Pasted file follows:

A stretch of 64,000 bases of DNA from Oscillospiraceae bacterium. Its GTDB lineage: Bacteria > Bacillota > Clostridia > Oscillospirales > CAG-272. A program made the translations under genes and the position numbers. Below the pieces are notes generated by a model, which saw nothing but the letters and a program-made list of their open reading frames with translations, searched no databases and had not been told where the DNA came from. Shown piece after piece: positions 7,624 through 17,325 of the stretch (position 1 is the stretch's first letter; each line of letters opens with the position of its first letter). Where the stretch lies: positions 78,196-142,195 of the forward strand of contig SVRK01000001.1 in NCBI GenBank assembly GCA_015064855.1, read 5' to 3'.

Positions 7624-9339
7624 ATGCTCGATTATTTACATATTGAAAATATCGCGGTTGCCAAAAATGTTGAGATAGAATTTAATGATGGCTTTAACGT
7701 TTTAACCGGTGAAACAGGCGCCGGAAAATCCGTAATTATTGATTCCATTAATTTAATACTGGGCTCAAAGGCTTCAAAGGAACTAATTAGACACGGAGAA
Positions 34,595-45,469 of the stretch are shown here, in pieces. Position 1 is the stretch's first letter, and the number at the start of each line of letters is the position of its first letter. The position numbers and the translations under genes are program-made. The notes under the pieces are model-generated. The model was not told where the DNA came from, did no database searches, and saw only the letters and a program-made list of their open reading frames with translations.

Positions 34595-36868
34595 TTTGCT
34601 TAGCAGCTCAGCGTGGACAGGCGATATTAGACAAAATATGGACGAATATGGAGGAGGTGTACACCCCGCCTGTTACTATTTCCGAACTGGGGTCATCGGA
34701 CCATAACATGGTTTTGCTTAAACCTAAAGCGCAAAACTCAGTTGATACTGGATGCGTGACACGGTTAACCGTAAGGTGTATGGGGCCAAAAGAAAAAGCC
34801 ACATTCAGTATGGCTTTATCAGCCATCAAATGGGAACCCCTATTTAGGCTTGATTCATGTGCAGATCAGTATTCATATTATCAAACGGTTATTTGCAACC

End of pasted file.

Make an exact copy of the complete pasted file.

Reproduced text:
A stretch of 64,000 bases of DNA from Oscillospiraceae bacterium. Its GTDB lineage: Bacteria > Bacillota > Clostridia > Oscillospirales > CAG-272. A program made the translations under genes and the position numbers. Below the pieces are notes generated by a model, which saw nothing but the letters and a program-made list of their open reading frames with translations, searched no databases and had not been told where the DNA came from. Shown piece after piece: positions 7,624 through 17,325 of the stretch (position 1 is the stretch's first letter; each line of letters opens with the position of its first letter). Where the stretch lies: positions 78,196-142,195 of the forward strand of contig SVRK01000001.1 in NCBI GenBank assembly GCA_015064855.1, read 5' to 3'.

Positions 7624-9339
7624 ATGCTCGATTATTTACATATTGAAAATATCGCGGTTGCCAAAAATGTTGAGATAGAATTTAATGATGGCTTTAACGT
7701 TTTAACCGGTGAAACAGGCGCCGGAAAATCCGTAATTATTGATTCCATTAATTTAATACTGGGCTCAAAGGCTTCAAAGGAACTAATTAGACACGGAGAA
Positions 34,595-45,469 of the stretch are shown here, in pieces. Position 1 is the stretch's first letter, and the number at the start of each line of letters is the position of its first letter. The position numbers and the translations under genes are program-made. The notes under the pieces are model-generated. The model was not told where the DNA came from, did no database searches, and saw only the letters and a program-made list of their open reading frames with translations.

Positions 34595-36868
34595 TTTGCT
34601 TAGCAGCTCAGCGTGGACAGGCGATATTAGACAAAATATGGACGAATATGGAGGAGGTGTACACCCCGCCTGTTACTATTTCCGAACTGGGGTCATCGGA
34701 CCATAACATGGTTTTGCTTAAACCTAAAGCGCAAAACTCAGTTGATACTGGATGCGTGACACGGTTAACCGTAAGGTGTATGGGGCCAAAAGAAAAAGCC
34801 ACATTCAGTATGGCTTTATCAGCCATCAAATGGGAACCCCTATTTAGGCTTGATTCATGTGCAGATCAGTATTCATATTATCAAACGGTTATTTGCAACC